TALLAHASSEE, Fla. – After a court fight that lasted more than a decade, the state and groups representing pediatricians and dentists have settled a class-action lawsuit about care provided to children in Florida's Medicaid program.
The settlement, released Tuesday, came about 15 months after a federal judge found that Florida's history of low reimbursement payments to doctors led to a lack of access to care for many poor children. But the agreement also came after the state argued that an overhaul of the Medicaid system had effectively made the case moot.
In the end, the settlement calls for steps aimed at increasing payments to doctors, improving dental care for children and trying to make sure children get enrolled in Medicaid and receive services with minimal disruption. The document said the settlement is the "product of lengthy negotiations and compromise."
"The parties have entered into this agreement in order to settle all claims against defendants (state agencies), to avoid the uncertain outcome of continued litigation and to provide improvements in the delivery of Medicaid to all eligible children,'' the settlement said. "Defendants expressly deny that any of the claims brought by the plaintiffs have any merit and nothing in this agreement is or shall be construed as an admission of liability by the defendants."
The Florida Chapter of the American Academy of Pediatrics, the Florida Academy of Pediatric Dentistry and individual plaintiffs filed the lawsuit in 2005 in federal court in Miami. The defendants were the state Agency for Health Care Administration, the state Department of Children and Families and the state Department of Health, each of which plays a role in providing health care to children.
Physicians and dentists have long argued that low payment rates in the Medicaid program led to limits on access to services for children and other patients. But as the litigation dragged on, state lawmakers in 2011 approved overhauling the Medicaid system to require the vast major of beneficiaries to enroll in managed-care plans --- a departure from the way services were provided and funded in the past.
Many of the terms of the 29-page settlement are intertwined with the managed-care system, which was fully put in place in 2014. As an example, the settlement calls for managed-care plans to increase payments to physicians. To do so, the plans would use money saved through "increased efficiencies" that are a result of the shift to Medicaid managed care.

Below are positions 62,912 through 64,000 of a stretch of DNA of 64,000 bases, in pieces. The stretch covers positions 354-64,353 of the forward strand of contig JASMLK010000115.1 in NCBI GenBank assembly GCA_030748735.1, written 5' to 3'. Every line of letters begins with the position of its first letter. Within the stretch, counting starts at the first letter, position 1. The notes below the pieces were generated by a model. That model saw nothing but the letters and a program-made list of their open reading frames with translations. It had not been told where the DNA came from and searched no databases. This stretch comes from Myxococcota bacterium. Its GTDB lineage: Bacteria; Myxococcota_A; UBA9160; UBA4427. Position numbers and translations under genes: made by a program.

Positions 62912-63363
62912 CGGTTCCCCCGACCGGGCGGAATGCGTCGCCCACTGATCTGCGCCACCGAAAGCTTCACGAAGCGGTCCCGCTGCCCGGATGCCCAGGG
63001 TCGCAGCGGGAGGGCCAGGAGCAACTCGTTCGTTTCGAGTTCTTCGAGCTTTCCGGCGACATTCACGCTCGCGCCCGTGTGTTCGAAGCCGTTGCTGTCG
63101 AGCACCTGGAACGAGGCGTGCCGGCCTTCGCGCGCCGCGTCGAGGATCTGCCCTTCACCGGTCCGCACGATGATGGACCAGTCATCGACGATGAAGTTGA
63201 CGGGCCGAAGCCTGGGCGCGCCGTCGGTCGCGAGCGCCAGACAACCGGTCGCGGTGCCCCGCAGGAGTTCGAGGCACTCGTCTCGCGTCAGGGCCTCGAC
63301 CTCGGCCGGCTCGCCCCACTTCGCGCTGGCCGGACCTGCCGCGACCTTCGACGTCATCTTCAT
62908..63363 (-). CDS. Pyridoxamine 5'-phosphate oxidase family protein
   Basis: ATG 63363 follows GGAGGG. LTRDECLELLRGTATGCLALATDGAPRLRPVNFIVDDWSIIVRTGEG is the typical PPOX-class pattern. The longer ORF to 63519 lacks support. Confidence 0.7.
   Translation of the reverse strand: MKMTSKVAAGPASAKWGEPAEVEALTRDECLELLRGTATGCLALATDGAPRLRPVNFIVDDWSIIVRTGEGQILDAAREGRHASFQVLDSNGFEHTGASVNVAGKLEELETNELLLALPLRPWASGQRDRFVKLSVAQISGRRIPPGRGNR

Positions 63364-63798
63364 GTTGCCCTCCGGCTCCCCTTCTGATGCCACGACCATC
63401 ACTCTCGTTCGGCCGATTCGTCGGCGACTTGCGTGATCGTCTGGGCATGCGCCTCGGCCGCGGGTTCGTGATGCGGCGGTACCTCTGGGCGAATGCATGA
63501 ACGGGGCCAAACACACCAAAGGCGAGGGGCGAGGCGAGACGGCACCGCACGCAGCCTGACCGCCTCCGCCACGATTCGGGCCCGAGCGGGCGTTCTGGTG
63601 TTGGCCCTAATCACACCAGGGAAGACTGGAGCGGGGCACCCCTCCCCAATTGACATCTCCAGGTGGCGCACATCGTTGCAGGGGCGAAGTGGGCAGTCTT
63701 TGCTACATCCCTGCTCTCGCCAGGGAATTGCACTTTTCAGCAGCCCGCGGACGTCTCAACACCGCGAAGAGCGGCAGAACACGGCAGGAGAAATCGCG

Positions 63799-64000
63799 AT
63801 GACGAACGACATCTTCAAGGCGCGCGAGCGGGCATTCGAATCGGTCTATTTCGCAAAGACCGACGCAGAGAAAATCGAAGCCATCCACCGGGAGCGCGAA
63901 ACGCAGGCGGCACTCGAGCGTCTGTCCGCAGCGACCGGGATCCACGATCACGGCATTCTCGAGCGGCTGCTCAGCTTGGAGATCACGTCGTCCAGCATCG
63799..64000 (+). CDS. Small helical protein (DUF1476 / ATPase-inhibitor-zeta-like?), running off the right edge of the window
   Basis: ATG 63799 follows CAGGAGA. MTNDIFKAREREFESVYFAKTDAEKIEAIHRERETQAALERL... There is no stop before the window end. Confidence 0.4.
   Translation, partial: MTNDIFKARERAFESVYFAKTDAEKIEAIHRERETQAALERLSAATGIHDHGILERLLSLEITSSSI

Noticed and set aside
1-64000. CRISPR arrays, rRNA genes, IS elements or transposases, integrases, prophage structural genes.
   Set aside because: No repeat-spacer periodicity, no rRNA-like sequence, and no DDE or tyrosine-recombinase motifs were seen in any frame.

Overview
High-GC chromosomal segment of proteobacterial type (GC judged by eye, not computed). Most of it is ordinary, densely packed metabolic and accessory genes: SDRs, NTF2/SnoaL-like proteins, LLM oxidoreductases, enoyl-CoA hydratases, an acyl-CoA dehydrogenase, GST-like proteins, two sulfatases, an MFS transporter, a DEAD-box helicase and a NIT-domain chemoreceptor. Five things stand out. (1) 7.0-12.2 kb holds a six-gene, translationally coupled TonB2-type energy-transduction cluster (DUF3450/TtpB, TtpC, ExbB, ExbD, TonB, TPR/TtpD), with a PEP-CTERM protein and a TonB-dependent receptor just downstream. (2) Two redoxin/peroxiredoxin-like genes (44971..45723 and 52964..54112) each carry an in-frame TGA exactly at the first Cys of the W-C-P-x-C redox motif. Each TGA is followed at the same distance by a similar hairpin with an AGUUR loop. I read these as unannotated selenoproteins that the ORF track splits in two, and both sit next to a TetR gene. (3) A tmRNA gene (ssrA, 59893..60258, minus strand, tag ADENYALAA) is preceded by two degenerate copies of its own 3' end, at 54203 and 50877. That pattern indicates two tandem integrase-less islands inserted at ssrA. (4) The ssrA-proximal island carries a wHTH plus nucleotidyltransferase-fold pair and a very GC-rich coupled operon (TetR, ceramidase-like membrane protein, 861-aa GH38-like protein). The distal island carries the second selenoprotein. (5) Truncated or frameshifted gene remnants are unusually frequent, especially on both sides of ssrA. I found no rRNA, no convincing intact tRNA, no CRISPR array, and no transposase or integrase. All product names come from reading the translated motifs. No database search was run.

In part, the settlement calls for managed-care plans to "provide a reasonable opportunity" for board-certified pediatricians and obstetricians during the contract year starting Oct. 1 to be paid at Medicare rates if they meet benchmarks for access and treatment of children. Medicare reimbursement rates are higher than Medicaid payments.
Tallahassee pediatric cardiologist Louis St. Petery, a former executive vice president of the Florida Chapter of the American Academy of Pediatrics, said a lot of the settlement discussion was about increased payment rates.
"And all of that, if you read it, sounds like it's about money for doctors,'' he said. "This is about access for children."
St. Petery also cautioned, however, not to expect quick changes just because payments are supposed to increase.
"I don't see any change in accessÂ tomorrowÂ compared to today just because the settlement agreement is in place,'' he said. "The settlement agreement meters this out over one year, two years, three years, depending on which category of physicians and dentists you're talking about. That's a very long time. And it also assumes that AHCA is going to hold the Medicaid HMOs' feet to the fire and make sure that they do find the money in generated savings to actually fund that. Heretofore, AHCA has not held Medicaid HMOs' feet to the fire."
Agency for Health Care Administration Secretary Liz Dudek issued a statement early Tuesday evening that said she was happy to reach a "very positive resolution" to the case.
"Under Governor (Rick) Scott's statewide transition to the (statewide Medicaid managed care) program, we are in a new era of working collaboratively with the members of the Florida Pediatric Society and the Florida Academy of Pediatric Dentistry to achieve our mutual goal: achieving the best possible health outcomes for the children served by Florida Medicaid," Dudek said.
Along with addressing physician payment rates, the settlement will require AHCA to take steps to improve the adequacy of managed-care plans' networks for dental care. Also, it calls for improving outreach efforts so that children will receive dental services.
Among other things, the settlement calls for AHCA and the Department of Children and Families to work to ensure that parents are informed if their children are eligible for Medicaid services and to prevent wrongful terminations from the program.
The settlement also calls for the state to pay $12 million in legal fees and costs for attorneys who have represented the plaintiffs during the past decade, though the payment is subject to review and approval by state Chief Financial Officer Jeff Atwater.
Federal judge Adalberto Jordan has overseen the case and issued the December 2014 ruling that found a history of problems in the way the state provided Medicaid services to children. But Jordan did not rule at the time about what remedies should apply, and the litigation continued.
"After 10 years of litigation, we are pleased that we have been able to reach a comprehensive settlement that will substantially improve health care access and outcomes for the millions of Florida children who depend on Medicaid," said Stuart Singer, the lead counsel for the plaintiffs and head of Boies, Schiller & Flexner's Fort Lauderdale office.